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Metopon chemical structure

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Chemical formula {{{chemical_formula}}}
Molecular weight 299.364 g/mol
Elimination half-life
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Metopon (5-methylhydromorphone hydrochloride) is an opiate analogue that is a methylated derivative of hydromorphone which was invented in 1948 as an analgesic.[1]

Metopon is sometimes used in medicine, but although longer acting than hydromorphone, metopon is less potent and its oral bioavailability, while higher than that of morphine, is still fairly low, so generally metopon has few advantages to distinguish it from other, more commonly used opioid analgesics,[2] although it does have a slightly lower tendency to produce nausea and respiratory depression compared to morphine.[3]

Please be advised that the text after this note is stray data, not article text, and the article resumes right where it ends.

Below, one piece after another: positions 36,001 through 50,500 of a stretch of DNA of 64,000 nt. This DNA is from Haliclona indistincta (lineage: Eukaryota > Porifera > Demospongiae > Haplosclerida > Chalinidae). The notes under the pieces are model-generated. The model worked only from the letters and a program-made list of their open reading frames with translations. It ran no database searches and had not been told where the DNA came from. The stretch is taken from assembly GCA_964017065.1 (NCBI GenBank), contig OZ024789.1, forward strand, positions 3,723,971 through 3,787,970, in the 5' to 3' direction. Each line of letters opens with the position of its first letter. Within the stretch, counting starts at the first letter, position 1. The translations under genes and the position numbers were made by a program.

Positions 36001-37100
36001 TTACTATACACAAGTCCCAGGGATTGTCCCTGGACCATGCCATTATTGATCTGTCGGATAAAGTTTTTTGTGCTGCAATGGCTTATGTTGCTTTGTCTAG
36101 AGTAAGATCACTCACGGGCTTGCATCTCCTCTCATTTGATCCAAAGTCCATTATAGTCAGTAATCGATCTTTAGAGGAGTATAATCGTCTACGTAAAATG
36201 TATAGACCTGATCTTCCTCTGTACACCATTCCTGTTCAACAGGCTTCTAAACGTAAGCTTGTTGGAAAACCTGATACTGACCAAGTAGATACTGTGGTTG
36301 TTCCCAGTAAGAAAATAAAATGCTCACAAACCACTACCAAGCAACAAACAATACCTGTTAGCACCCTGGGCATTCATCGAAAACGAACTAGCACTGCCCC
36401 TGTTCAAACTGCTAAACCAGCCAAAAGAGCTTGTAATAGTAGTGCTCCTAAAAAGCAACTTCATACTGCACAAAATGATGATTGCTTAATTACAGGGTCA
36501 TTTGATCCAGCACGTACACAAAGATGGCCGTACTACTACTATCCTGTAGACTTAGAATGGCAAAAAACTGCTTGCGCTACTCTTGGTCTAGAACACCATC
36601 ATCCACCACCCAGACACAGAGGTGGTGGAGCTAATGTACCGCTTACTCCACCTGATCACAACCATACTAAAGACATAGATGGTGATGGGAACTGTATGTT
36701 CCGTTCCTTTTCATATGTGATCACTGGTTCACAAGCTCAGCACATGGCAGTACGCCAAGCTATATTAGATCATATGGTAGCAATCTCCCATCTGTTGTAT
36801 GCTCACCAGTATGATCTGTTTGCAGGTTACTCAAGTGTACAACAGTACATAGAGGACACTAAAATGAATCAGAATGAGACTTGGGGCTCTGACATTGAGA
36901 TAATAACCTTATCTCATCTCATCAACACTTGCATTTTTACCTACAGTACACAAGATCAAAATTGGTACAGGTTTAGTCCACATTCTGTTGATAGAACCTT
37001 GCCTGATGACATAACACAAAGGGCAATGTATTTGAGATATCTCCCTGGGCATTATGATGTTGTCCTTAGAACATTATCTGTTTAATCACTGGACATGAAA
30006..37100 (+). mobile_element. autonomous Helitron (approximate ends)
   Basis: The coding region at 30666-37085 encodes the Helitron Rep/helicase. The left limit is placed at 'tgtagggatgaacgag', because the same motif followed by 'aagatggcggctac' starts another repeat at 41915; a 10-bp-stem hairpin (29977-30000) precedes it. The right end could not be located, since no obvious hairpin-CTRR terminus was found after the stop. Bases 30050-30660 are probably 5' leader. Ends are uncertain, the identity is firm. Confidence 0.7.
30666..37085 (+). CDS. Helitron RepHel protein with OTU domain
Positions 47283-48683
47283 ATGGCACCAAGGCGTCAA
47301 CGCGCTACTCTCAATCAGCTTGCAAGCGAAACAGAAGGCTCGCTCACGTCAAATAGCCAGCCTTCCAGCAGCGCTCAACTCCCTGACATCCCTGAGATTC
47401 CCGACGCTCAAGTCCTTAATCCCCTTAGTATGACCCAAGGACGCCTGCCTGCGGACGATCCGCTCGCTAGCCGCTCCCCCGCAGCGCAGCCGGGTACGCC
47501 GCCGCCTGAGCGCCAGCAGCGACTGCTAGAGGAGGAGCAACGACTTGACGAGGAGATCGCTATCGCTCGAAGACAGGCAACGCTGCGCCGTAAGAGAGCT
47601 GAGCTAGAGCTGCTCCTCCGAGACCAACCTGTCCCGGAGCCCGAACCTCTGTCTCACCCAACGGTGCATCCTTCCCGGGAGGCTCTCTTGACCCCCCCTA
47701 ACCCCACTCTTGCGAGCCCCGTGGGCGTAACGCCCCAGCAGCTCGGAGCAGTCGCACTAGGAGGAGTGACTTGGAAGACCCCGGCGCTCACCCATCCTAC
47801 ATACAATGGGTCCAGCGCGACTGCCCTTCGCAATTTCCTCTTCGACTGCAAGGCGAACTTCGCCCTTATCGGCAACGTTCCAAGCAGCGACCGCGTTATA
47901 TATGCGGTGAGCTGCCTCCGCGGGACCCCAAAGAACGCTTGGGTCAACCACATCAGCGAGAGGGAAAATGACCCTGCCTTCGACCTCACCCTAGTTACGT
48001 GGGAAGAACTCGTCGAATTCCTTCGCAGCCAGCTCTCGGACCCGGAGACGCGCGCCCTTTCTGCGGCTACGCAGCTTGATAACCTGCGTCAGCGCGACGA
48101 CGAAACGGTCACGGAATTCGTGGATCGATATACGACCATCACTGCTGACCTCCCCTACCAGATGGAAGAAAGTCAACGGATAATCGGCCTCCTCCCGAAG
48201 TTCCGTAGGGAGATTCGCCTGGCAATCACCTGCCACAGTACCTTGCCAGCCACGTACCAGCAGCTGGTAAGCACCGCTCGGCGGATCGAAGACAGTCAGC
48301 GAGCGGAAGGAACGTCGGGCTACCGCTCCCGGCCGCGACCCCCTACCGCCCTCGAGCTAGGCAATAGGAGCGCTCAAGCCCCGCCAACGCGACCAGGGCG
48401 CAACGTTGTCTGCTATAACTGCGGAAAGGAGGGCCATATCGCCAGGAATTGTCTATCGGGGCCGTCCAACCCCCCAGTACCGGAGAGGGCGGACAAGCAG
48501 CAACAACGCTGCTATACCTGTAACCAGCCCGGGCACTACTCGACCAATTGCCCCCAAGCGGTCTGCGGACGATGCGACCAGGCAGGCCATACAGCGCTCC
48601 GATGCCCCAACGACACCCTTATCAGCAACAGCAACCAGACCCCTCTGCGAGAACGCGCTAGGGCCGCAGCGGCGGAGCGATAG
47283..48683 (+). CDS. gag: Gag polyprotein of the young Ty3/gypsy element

CAS number 124-92-5 (Metopon hydrochloride)

References Edit

  1. Eddy NB. Pharmacology of Metopon and other new analgesic opium derivatives. Annals of the New York Academy of Sciences. 1948; 51(1):51–58.
  2. McLaughlin JP, Nowak D, Sebastian A, Schultz AG, Archer S, Bidlack JM. Metopon and two unique derivatives: affinity and selectivity for the multiple opioid receptors. European Journal of Pharmacology. 1995 Dec 27;294(1):201-6.
  3. Daniel Lednicer. Central Analgetics. (1982), p145. ISBN 0-471-08314-3

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